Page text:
He sug­gests I con­tact Glen­da at the Agency, so that she can re­view my Cur­rent Needs. Ul­ti­mate­ly, he be­lieves Rayanne will be best suit­ed to as­sume his post, what with her be­ing a Chick­a­saw med­i­cine man in a past life and the owner/operator of a func­tion­al ’98 Toy­ota Ter­cel in her current.

“She’ll come to you, Regi­nald. Just give her fif­teen, twenty…”

“I don’t want Rayanne. I want you.”

I bring up the frayed wires, the wet floor at that Steak ‘n Shake. The ex­haus­tive in­ven­to­ry of dis­as­ters avert­ed due to Duane’s time­ly sooth­say­ing. I can feel my Pan­ic Dam swell and bulge, the well­spring of doubt on the oth­er side poised to flood my brain and drown my fu­ture. It is then that Du­ane reach­es across the card ta­ble, press­es his gum­my palm against the top of my right hand. Our eyes are mag­net halves, mine wet with fear and his blood­shot from all the caf­feine, in­ex­tri­ca­bly locked in place.

“Regi­nald, why did you come to me to­day, seek­ing counsel?”

I tell Du­ane about Melis­sa, about the trips to Starved Rock with the jour­ney­man roofer. How she re­turns home well past 10:30 pm CST, our agreed-up­on week­night cur­few, smelling of curly fries. Could her heart be­long to another?

Du­ane set­tles back in­to his tat­tered lawn chair, arms fold­ed in deliberation.

“That bitch is def­i­nite­ly step­ping out on you, Reginald.”

I scroll through the pro­files at in search of Duane’s suc­ces­sor but find noth­ing but char­la­tans. Bekah’s Pow­er Rat­ing is a ro­bust 4.9 out of 5, but her pri­ma­ry fo­cus ap­pears to be re­unit­ing pet own­ers with Gold­en Labs who break free from back­yard bar­be­ques and end up in Ore­gon. Mis­tress Sindee claims to have pre­dict­ed the col­lapse of Lehman Broth­ers back in the mid-80s but couldn’t proph­e­size HAROLDWINNICK1’s gout. And so on.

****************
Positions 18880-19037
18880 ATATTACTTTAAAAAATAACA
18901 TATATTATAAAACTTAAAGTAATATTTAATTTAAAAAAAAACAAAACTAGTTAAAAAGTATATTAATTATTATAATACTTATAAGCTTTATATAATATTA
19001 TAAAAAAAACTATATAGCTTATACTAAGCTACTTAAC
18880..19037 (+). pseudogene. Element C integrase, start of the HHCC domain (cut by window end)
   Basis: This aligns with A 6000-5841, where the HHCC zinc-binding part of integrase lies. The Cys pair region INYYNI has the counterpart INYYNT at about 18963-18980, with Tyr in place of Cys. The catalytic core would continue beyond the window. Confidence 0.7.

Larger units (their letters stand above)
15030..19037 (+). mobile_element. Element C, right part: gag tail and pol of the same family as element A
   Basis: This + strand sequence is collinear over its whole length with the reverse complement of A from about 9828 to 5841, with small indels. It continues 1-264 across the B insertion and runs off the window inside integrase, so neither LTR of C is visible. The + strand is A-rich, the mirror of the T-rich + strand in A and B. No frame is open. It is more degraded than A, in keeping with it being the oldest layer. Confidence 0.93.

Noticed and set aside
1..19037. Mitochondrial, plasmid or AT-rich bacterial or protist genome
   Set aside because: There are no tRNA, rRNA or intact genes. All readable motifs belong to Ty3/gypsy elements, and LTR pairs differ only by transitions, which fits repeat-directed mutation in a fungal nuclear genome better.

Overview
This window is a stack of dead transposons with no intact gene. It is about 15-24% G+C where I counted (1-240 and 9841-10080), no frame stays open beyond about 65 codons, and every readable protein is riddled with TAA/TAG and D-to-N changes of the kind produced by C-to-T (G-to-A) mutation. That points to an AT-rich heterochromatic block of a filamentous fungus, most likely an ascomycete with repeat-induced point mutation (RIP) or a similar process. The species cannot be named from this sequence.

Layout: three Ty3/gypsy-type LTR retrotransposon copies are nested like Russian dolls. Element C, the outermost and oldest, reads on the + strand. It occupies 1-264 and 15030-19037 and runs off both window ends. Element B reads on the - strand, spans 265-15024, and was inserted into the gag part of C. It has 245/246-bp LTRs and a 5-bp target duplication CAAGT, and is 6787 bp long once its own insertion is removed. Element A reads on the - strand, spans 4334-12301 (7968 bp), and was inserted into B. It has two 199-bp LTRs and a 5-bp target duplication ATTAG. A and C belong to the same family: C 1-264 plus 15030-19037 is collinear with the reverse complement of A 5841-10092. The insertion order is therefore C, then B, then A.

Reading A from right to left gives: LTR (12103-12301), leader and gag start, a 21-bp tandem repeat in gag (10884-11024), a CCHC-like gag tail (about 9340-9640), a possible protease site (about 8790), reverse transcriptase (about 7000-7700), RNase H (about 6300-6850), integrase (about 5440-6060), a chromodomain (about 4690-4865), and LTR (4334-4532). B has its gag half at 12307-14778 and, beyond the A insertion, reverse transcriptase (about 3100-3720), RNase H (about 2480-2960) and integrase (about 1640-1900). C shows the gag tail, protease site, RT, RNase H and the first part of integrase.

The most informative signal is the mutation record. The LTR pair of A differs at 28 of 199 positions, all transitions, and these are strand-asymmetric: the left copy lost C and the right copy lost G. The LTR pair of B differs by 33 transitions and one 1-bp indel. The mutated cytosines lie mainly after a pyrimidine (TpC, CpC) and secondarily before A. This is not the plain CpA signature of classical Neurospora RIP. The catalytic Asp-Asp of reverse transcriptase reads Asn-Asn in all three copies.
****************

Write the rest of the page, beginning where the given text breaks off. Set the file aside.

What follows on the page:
I pow­er down, fold the lap­top over. Through the bay win­dow I watch as Du­ane and the Es­ton­ian woman set up long fold­ing ta­bles along the side­walk, drag box­es of use­less bric-á-brac to be liq­ui­dat­ed. The mak­ings of a garage sale.

Soon, Du­ane will em­brace a new era, its high-qual­i­ty na­ture pre­sum­ably clear as crys­tal to him for years by now. He’s al­ready fore­seen his me­te­oric rise to mid­dle man­age­ment, his ca­reer tra­jec­to­ry the stuff of leg­end with­in the in­dus­try brain­trust. He al­ready knows he has a touch lamp, ad­e­quate sta­pler re­fills. He will have ben­e­fits, health and oth­er­wise. He will have every­thing in his Cen­tral New York Val­hal­la and time will Swif­fer away our men­tor­ship pe­ri­od from mem­o­ry, a mere dust bun­ny on his life’s Formica.

As for me, I will sim­ply be. I will sit idly by and watch as Melis­sa finds her­self, main­ly in the com­pa­ny of oth­er men. I will take strange com­fort in her ro­man­tic me­an­der­ings, man­i­fes­ta­tions of Duane’s fi­nal rev­e­la­tion. I will con­tem­po­ra­ne­ous­ly con­sume food­stuffs with dan­ger­ous­ly-high lev­els of trans fats and high-fruc­tose corn syrup, and for no good rea­son at all.

I will ac­cept that to­tal, ir­rev­o­ca­ble ru­in awaits me around every cor­ner, skulks through every shad­ow, ready to blud­geon me with my own terror.

Filed under Fiction on August 26th, 2011